The City of Durham and Durham County, along with several other NC localities, have “livable wage” ordinances that apply to their own employees. Durham ties its living wage amount to a methodology based on the federal poverty level, which is updated annually. Over the last 17 years, the livable wage amount has increased from $8.58 per hour to $16.25 as of the summer of 2021. For Durham's livable wage rate history, click here.
What is the Durham Living Wage Project?
Through voluntary certification, we aim to identify, acknowledge, and celebrate businesses and non-profits that pay a living wage.
Although Durham is thriving in many ways, our city is home to a low-wage workforce struggling to make ends meet. Almost one in five of the county’s residents (52,102 people) lived in poverty in 2012.
Why a private-employer certification program?
The state and federal minimum wages of $7.25 don’t let families earn enough to make ends meet. A creative way to work toward increased wages and decreased income inequality is a voluntary, business certification program – requiring no government action.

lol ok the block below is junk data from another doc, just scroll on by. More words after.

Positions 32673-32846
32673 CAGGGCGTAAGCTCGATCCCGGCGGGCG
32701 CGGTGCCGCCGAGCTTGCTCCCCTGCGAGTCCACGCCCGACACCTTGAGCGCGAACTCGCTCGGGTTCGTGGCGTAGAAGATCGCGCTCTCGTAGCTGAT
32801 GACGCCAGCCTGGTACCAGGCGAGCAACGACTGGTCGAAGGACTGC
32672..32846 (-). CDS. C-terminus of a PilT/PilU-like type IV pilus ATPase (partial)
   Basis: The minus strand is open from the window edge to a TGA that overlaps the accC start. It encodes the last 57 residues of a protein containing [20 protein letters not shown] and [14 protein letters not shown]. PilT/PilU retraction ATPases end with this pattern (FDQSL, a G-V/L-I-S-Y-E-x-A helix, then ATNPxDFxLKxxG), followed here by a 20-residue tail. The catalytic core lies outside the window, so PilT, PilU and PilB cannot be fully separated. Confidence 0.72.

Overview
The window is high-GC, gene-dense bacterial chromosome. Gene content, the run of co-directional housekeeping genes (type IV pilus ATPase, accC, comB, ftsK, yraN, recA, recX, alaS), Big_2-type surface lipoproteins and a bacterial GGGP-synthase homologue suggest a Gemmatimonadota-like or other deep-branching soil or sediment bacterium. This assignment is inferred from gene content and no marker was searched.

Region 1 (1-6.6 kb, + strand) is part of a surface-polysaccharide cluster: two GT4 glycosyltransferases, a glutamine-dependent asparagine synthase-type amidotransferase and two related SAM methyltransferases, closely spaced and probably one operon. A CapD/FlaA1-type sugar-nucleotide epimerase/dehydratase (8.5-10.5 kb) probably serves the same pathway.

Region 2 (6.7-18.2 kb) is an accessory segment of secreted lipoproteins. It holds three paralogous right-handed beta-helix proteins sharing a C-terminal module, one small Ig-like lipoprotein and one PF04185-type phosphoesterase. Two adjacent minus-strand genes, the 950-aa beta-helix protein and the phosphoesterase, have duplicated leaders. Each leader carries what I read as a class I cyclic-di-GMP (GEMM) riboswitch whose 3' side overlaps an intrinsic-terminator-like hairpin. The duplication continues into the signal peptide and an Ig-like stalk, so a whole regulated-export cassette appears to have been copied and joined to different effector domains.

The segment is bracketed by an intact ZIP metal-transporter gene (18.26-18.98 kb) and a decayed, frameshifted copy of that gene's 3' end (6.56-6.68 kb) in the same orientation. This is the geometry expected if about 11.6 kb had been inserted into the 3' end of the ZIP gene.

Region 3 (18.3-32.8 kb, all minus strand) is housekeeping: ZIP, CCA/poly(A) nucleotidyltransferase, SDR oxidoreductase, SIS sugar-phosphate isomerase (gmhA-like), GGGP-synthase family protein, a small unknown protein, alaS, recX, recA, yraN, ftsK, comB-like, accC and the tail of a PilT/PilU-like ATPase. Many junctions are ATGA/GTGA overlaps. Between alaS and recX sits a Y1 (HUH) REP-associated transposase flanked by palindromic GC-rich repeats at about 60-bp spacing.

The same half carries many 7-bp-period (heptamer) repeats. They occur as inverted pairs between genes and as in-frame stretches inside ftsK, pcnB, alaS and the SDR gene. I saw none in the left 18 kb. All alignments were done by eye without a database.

What are the goals of a living wage certification program?
● To acknowledge and reward existing living wage employers
● To connect consumers to businesses that pay a living wage
● To provide employers with the incentive to increase workers’ wages to a living wage
● To help promote a just and sustainable local economy
How does a living wage benefit individuals, communities, and the economy?
A full-time worker who earns a living wage of $16.25 instead of the legal minimum of $7.25 would gross another $18,720 per year. That increase can lift a household out of poverty and toward the middle class. Because low-wage earners spend the money locally, a raise helps local businesses, creates jobs, and strengthens communities.